[The key difference of the the RAAF's AMX being the incorporation of the non afterburning General Electric F404 in place of the Spey, cockpit armour and the two DEFA cannon's]
Either way, consequently, by the late 1980's/early 1990's the RAAF have three principle combat aircraft powered by GE F404 turbofans - now that's commonality.😉👍

Arrgghhh!!!  More different types.  Since the 1960s, they average time to get a new type into service has been 3 years:

  • CAC Sabre:  Initial Selection: 1951  First Service Entry: 1954 – thus about 3yrs
  • (GAF Produced) Mirage III:  Initial Selection:  30 Mar 1961  First Service Entry (Australian Built acft):  20 Dec 1963 – thus just shy of 3yrs
  • (GAF Produced) F/A-18:  Initial Selection:  20 Oct 1981  First Service Entry (Australian truely Built acft):  30 Sep 1985 – thus just shy of 4yrs
Thus if one were to add the 3yr ramp up to my earlier analysis and taking into account the programs/acft you have listed, we see something like this:



Note in this I have tried to stick with about a 5yr production run equating to the earlier mentioned F/A-18 model.  I have also placed some potential options for families of aircraft/OEMs to consider.  Note also that I’ve kept to the fighter type families – trying to chop and change between small and large aircraft is not something easily/realistically done so I would tend to stay in one general class of aircraft.

IMHO if one really wants to make a successful play at this you really need to either:

  • Be part of a consortium – hence why I included the European ones (the F-35 program also falls into this class); or
  • Have a real, indigeneos capability to design your own products so that you aren’t reliant on overseas OEMs who have their own production drivers (refer earlier comments).

Finally, I'd like to imagine Australian aerospace being like that of Israel's IAI, in that it sees and appreciates the lucrative market of aircraft upgrades and refurbishment, as opposed to stright forward new manufacturing  - again under the premises that the nation's aircraft that are being upgraded/refurbished meet moral and ethical criteria of Australia....imagine GAF/CAC doing upgrades for Malaysia, Singapore, New Zealand, Thailand, .....

I'd be interested to know the successful Singaporean, Israel, South Korea and now Turkey business model of arms manufacturing under the title of Nationally supported institutions.
I think it goes without saying that their respective government's have an intrinsic say and involvement in these institutions...in fact they probably wouldn't have stated or been viable without the emphasis placed on them by their respective government's. Just as it's clear that in Australia's case, an ideological fear and culture of allow, let alone be seen to be having a hands on approach in such industry, which is now viewed as 'private sector domain' - to the point that arms manufacturing in Australia is all but sacred to private industry....

So are we talking about whole aircraft or simply upgrades now?  Either way, when it comes to the following, I would be cautious to separate myth from reality:

  • Singapore – Apart from the A-4S upgrades there is nothing else going on there.  They are mostly a piece part manufacturer and maintenance hub;
  • Israel – Apart from Rehashed Mirage III derivatives (Nesher and Kfir) plus a failed attempt at an indigenous design in the Lavi there is no manned aircraft production there.  They support elements of Gulfstream jets and do a lot with UAVs but that’s about it; and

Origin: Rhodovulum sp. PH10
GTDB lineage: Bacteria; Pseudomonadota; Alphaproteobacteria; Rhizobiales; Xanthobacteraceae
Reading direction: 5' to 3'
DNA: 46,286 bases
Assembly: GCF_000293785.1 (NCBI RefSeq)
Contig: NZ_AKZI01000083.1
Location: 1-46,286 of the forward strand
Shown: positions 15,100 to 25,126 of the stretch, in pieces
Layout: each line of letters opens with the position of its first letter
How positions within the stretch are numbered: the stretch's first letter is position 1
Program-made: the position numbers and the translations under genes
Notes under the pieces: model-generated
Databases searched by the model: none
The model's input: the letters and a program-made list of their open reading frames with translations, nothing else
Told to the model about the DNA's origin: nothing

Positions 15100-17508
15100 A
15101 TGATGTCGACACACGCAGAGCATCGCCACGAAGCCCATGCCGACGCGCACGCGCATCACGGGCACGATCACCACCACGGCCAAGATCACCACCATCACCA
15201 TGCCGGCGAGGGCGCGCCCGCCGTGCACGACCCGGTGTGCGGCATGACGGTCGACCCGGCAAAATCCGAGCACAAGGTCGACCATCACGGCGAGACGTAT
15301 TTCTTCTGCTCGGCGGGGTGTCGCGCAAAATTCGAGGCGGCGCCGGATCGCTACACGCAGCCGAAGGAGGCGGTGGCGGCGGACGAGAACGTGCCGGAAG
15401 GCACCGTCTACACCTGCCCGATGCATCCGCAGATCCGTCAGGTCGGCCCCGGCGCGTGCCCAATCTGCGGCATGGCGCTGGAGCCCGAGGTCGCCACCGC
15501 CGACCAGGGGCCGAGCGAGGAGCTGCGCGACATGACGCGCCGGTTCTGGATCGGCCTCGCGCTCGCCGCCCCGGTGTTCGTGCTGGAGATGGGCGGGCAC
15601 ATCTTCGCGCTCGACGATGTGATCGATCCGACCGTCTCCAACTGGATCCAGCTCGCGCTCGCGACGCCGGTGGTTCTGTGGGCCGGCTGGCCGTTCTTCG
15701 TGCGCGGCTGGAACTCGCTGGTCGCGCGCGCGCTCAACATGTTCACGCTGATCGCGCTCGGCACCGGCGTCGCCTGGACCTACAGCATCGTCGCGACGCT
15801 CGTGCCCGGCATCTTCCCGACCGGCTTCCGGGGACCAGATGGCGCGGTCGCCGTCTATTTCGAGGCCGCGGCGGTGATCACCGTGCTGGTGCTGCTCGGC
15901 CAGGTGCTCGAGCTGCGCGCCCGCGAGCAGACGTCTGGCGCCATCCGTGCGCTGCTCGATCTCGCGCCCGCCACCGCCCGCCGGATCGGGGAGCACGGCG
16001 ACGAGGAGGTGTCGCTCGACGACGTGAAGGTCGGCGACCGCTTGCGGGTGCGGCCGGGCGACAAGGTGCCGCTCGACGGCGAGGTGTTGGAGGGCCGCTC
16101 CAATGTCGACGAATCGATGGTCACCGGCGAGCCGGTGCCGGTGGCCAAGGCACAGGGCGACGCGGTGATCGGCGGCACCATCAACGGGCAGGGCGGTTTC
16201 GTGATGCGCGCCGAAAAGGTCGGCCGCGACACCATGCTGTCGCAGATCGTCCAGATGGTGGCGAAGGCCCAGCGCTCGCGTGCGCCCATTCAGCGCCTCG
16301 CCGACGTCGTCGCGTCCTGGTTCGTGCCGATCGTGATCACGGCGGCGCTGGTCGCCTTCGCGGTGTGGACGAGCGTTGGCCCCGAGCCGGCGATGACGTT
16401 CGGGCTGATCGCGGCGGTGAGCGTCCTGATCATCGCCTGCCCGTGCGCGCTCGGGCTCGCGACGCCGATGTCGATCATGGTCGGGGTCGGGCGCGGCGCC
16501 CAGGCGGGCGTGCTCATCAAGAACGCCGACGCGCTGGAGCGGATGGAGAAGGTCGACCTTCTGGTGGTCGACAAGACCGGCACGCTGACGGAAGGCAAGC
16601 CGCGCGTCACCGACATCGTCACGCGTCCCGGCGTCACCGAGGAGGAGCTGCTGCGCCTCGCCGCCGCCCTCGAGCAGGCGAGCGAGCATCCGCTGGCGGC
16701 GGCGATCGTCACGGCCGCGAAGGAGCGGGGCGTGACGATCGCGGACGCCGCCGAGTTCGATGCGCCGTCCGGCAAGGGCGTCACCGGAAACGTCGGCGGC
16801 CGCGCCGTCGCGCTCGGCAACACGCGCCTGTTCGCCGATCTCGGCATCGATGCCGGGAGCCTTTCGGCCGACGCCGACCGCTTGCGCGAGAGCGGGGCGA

• Turkey – Whilst the Turks did licensed F-16 production and now are trying to do their TFX aircraft there is not really much else there.
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Offline M.A.D

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Re: Australian continuous building program for combat aircraft
« Reply #18 on: February 07, 2021, 05:02:07 PM »
Wow, a great and informative reply thanks GTX.

Quote
I think there is an element of truth to the argument that Government owned/operated facilities do tend towards inefficiency if their sole source of funding is the Govt.  The argument is driven by the fact that they don’t have to compete to stay alive or to win the next contract.  They know it will just turn up.  Private industry on the other hand has to keep ‘sharp’ to win its next contract and if they don’t stay up to speed they will be unviable in the future and thus eventually go out of business, as has been the case many times over the years.  The same also extends outside of the Defence/Aerospace industry and beyond even Govt owned operations.  For instance, one of the reasons behind the downfall of the Australian automotive sector in recent years was that the companies had gotten too reliant on successive govts (of both political persuasions) propping them up with funding packages and the like.  As soon as these were removed, the companies quickly shut up shop because they were not commercially viable

If I may Greg, this notion of Government owned and run sectors not being able to be efficient and productive, when compared to the private sector has a lot of hairs on it IMO.
There's been such a long and successful narrative of private being far more efficient in terms of time and cost.
Granted we aren't in the 1960's or 1970's for that matter. I don't believe that a government owned and ran complex/industry, say like GAF/CAC couldn't be held more to account by modern business practice being indusive to such programs. Just as I see nothing wrong with a government ensuring that the head of such projects are managed by the most competent management.